In other words, we were not beatniks, juvenile delinquents, hippies, grease monkeys, goat ropers, ladies’ men, drop outs, druggies, hoods, Teddy boys, Mods, or Goths; we were not outside the school — we WERE the school. And the school was ours (even when we were underclassmen). School was something we could manipulate to our own advantage.
This independent attitude toward the structure of school put us at odds with literally all authority — teachers, administrators, parents, coaches, upperclassmen, ministers, and community leaders, not to mention police and highway patrol. We could pretend to listen to the advice of all of these forms of authority, but when the talking was over, we were in control of the decision, and never made one just because somebody else wanted us to. After disappointing a few authority figures by making our own decisions, often after consulting each other, instead of following what they preferred we choose, we found fewer and fewer trying to “pull” us one way or another; wise teachers would suggest to us, not conjole. The only people we saw as our peers were our fellow students, both upperclassmen and underclassmen, especially those in our own graduating class. Even when we were “big, bad Seniors” we were inclined to not treat freshmen as badly as we were treated as freshmen, with or without new rules against hazing. As I said in Chapter 10, we were nobody’s “patsies,” “yes-men,” “bitches,” or pawns, nor did we want anyone else to be any of those things to us.
This fierce independence probably cost us a lot of “sanctioned” opportunties from the good graces of the authorities, though Adling did get to go to Boys’ State in Austin and Berry got to go to university summer enrichment programs, as did Lee. But we never resented that cost, laughing it off with jokes.
What took priority in our minds was anything that enhanced our fun-based experiences, especially our imaginative, fun-filled conversations. This meant the “normal” activites such as attending movies and camping out, but it especially meant taking up classroom time making our classmates and ourselves laugh at each other. We separated ourselves from the rest of the class by being overt “class clowns,” each in our own way (Adling’s Ode, Berry’s Ode, Cole’s Ode) Our reputations were based more upon our silliness than upon our academic performances, not so much on how we thought of others. We did make fun of just about everyone, but the reason we did not suffer from this “sin” socially was that we ourselves were among the main “brunts” of our jokes, ridicule, and “cut downs.” The more we were accused of being irresponsible, the more irresponsible we wanted to be! Things progressed to the point that if we could not get adults and our peers to laugh, we would settle for shock, indignation, horror, amazement, or simple speechlessness.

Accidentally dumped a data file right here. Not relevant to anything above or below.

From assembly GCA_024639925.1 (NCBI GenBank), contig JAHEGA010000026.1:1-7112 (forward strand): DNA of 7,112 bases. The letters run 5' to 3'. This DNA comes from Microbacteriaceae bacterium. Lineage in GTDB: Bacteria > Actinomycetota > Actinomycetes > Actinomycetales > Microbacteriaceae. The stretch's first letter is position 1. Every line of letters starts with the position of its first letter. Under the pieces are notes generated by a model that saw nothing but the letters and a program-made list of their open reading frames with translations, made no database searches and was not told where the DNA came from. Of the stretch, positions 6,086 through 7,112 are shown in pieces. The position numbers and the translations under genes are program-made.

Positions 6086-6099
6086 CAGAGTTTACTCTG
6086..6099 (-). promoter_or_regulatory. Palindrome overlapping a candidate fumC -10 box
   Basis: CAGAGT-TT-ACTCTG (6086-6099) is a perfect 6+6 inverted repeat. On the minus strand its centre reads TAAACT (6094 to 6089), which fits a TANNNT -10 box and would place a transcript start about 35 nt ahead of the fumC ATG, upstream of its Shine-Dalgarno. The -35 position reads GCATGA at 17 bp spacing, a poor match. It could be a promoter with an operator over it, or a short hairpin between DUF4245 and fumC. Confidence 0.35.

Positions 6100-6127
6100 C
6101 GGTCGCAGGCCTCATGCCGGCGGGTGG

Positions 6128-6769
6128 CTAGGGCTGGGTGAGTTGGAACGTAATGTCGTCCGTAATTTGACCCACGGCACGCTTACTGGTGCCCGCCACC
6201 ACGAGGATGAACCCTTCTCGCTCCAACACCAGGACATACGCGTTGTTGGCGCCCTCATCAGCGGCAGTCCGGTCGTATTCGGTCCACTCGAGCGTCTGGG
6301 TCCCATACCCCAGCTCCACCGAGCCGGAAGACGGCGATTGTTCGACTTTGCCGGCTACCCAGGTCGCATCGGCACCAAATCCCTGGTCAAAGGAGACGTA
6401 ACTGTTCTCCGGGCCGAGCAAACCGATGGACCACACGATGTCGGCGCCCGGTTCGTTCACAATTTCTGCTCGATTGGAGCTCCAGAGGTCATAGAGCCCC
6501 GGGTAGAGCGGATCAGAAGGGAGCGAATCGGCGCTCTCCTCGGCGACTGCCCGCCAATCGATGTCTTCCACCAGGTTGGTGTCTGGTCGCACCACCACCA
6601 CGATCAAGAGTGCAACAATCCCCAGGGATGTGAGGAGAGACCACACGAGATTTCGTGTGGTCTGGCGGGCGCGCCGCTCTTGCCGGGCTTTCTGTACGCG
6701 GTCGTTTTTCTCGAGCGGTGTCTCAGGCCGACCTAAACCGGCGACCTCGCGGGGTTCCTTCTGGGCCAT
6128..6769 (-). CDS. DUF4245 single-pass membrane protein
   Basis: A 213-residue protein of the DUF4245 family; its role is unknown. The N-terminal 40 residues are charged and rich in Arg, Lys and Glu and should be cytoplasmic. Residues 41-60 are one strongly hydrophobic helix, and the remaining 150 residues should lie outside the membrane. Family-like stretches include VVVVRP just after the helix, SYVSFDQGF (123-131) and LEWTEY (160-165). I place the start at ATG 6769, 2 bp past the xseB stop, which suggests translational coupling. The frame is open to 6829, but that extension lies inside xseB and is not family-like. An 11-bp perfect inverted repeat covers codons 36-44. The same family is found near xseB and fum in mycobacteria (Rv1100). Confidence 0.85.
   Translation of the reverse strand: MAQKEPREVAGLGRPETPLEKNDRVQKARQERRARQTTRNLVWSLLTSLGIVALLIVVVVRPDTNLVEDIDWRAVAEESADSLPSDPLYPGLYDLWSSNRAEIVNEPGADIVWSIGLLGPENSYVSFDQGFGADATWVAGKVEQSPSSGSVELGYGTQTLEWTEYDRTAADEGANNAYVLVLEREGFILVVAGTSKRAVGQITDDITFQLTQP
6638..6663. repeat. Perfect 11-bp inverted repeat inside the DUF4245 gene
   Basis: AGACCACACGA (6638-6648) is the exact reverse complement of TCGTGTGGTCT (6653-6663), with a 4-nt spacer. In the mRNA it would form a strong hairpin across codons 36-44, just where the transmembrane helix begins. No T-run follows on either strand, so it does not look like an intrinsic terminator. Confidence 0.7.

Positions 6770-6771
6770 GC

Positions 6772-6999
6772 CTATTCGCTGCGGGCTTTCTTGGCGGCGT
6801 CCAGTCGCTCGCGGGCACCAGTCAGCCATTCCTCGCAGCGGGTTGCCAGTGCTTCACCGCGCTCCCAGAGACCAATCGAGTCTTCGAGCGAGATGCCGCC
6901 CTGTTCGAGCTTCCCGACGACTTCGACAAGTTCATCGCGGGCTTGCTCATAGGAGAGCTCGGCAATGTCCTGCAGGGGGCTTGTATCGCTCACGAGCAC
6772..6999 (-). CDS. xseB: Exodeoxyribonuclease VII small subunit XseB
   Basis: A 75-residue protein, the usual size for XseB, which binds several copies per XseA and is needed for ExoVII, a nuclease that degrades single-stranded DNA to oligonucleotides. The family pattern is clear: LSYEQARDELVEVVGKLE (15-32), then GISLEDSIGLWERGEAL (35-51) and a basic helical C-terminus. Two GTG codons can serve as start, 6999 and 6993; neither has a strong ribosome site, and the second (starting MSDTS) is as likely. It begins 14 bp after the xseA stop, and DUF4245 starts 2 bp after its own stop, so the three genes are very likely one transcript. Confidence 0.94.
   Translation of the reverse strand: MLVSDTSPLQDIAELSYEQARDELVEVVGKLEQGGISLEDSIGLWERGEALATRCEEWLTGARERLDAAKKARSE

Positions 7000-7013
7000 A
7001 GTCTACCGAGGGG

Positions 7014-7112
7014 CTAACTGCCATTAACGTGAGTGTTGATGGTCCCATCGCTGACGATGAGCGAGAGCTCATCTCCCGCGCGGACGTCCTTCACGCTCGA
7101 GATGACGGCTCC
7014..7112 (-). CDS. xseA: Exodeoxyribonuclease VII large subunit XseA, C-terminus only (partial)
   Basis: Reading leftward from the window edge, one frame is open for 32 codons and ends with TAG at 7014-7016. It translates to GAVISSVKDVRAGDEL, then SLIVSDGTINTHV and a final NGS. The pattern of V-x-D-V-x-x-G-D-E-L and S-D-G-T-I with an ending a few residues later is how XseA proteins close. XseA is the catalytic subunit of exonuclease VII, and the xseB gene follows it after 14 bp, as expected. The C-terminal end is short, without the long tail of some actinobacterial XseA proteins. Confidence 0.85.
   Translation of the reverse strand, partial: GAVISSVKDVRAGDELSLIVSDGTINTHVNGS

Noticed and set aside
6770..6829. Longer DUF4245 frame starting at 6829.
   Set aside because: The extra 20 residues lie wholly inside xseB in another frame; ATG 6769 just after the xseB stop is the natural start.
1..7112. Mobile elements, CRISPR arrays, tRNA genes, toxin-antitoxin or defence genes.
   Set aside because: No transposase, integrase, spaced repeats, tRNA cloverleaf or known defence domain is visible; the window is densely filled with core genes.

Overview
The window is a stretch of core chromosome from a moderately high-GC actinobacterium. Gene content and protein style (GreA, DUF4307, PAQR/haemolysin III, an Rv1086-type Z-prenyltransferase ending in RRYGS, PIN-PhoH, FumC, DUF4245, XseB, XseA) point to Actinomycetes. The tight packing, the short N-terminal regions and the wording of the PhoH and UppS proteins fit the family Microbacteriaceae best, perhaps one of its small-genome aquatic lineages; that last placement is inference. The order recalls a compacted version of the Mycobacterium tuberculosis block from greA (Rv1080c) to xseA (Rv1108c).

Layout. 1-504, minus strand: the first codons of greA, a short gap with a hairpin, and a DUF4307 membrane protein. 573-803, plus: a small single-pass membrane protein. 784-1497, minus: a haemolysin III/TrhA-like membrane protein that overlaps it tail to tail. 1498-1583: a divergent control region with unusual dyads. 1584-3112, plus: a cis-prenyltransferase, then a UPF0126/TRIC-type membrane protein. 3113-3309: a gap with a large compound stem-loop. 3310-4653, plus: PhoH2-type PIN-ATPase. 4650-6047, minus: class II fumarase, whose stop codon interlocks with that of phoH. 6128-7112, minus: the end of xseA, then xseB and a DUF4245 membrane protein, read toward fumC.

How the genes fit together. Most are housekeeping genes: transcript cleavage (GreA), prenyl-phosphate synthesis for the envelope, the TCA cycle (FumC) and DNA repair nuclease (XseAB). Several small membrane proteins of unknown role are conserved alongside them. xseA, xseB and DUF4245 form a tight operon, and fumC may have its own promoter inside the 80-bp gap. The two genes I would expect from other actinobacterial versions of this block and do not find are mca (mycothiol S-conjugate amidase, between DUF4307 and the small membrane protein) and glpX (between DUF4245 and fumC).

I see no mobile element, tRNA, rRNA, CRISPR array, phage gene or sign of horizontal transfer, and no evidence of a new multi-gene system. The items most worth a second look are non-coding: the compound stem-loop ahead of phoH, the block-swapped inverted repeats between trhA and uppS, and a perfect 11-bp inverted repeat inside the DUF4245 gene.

The measure of our “outlying” experience each school year was that it took, especially among Adling, Berry, and me (Cole was the silent one of the M-4 in both tongue and pen.), at least a full page in our annuals (yearbooks) to remind each other of the “antics” we had “pulled off” inside and outside school the previous school year. After the revelation from Judy Burns, I realized that in my four high school annuals resided, in the form of Adling’s and Berry’s handwriting, evidence we were indeed outliers. It was evidence whose meaning only we four could grasp and appreciate.
So our version of being outliers was based upon fun-driven independence of mind bent upon determining our own way; we pleased others as we pleased. What made us glaringly student outliers, so very unusual from most other groups of teenagers, was that we did not incorporate the dating of girls or our girlfriends into our friendships. We all dated, but we just didn’t talk about it much to each other (Chapter 2). There were at least two factors accounting for this — a) the gender segregation among friendships, which assured that our friendships were exclusively male, and b) our deliberately immature behavior (our silliness as class clowns) was not attractive to potential girl friends; we appeared childish to the female population, who, of course, were biologically more mature than we boys. We were having so much fun, how we appeared to the opposite sex was of little or no concern to us.